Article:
Who Is African? 

Race is largely a social construct, therefore the only true race that exist if homo Sapien. Modern Man or homo sapien sapien is the only surviving sub-species of the homo Sapien, however within our sub-species we have different kinds, breeds, variations, and populations. If your your population, kind, breed or variation evolved outside of Africa than you’re “non-African”. Asians, Europeans, Americans, Native Americans, indigenous people of the oceanic, and indigenous Australians are all examples non-Africans who evolved outside of Africa .This is true despite non-Africans shared human history, despite their similarities to Africans, including skin color, or facial features, which are Mostly influenced by environmental factors, including all the mechanism of evolution, diet, and the disease process. As it relates to African Africans or Black people living in America, we evolved inside Africa, making us African. Our ancestors didn’t leave Africa during the first or second migrations out of Africa, but left as a result of the Trans-Atlantic Slave Trade. These facts can be substantiated using proper methods and are not subject to religion, beliefs, oral traditions, or a failure to properly understand or process information. Neither, do these facts disrupt our legacy as Africans, so any claim or tradition that seeks to remove african people from our home and legacy is threat to the survival of African people worldwide. As long as we remember our legacy and what must be done to take back our power, our survival is secured! #selfpreservation  

Nyah Amara

Blak Pantha New Website Blakpanthaserer.com

On September 20, 2017, Blak Pantha published his website focused on solutions using an African Centered Paradiagm.

“In  an effort to solve problems that plague the black community and the Diaspora in general. It is important to create our on solutions from an African centered paradigm” Blak Pantha”.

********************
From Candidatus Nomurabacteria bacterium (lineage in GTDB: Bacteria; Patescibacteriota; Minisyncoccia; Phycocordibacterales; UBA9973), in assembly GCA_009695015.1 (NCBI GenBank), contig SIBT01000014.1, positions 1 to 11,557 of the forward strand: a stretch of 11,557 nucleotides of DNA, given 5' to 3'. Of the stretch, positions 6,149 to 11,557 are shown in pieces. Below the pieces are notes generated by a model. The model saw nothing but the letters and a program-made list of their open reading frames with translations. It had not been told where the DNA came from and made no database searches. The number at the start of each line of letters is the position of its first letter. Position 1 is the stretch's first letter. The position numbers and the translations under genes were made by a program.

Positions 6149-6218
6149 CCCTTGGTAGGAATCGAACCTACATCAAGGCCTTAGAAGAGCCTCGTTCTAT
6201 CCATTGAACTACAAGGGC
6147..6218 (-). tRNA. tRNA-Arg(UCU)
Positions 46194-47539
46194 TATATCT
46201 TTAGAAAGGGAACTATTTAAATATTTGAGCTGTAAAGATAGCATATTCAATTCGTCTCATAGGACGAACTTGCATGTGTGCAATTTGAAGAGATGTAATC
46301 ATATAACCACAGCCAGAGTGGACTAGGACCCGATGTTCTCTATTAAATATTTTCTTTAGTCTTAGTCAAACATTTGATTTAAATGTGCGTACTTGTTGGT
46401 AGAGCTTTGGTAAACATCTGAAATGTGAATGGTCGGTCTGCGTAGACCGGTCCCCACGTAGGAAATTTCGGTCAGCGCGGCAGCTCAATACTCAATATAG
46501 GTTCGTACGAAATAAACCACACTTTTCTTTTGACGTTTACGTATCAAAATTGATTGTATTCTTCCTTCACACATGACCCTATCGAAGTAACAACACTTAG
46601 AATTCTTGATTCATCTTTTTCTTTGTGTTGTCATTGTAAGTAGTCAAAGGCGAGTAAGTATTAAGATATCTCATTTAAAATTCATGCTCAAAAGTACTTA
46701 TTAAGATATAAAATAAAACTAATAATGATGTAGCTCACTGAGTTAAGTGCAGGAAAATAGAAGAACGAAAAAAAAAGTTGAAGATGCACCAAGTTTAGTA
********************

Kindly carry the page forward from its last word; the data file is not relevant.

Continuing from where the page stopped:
“Blak Pantha is a Pan Afrikan, Lecturer, Author, proud member of many organizations and Co founder of the Mossi Warrior Clan. Blak Pantha is an advocate of African Spirituality and uses the principle of these ancient practices to solve problems within the black community and in the diaspora worldwide.

Having traveled to KMT and Senegal he is avid researcher and focuses on sound methodology, primary and well verified secondary sources as his means of providing information.

Blak Pantha is a member of The Amen Ra Squad, Raising Awareness Group, Collective Black People Movement, UNIA Division #421 in Atlanta, RBG Nation, and Us lifting Us economic cooperative.

Blak Pantha was given this name and uses it as a medium to strive for excellence in the black community. Drawing inspiration from the classic comic book he seeks to create a united federated union in Afrika(Wakanda) in which the best of science and traditional African spirituality are present”. www.blakpanthaserer.com. Blak Pantha is a strong advocate for the restoration of African culture. Please like, share, and subscribe.

Nyah

Voices of Fire!

The Black Power Awards Celebrates Black Excellence In The Community.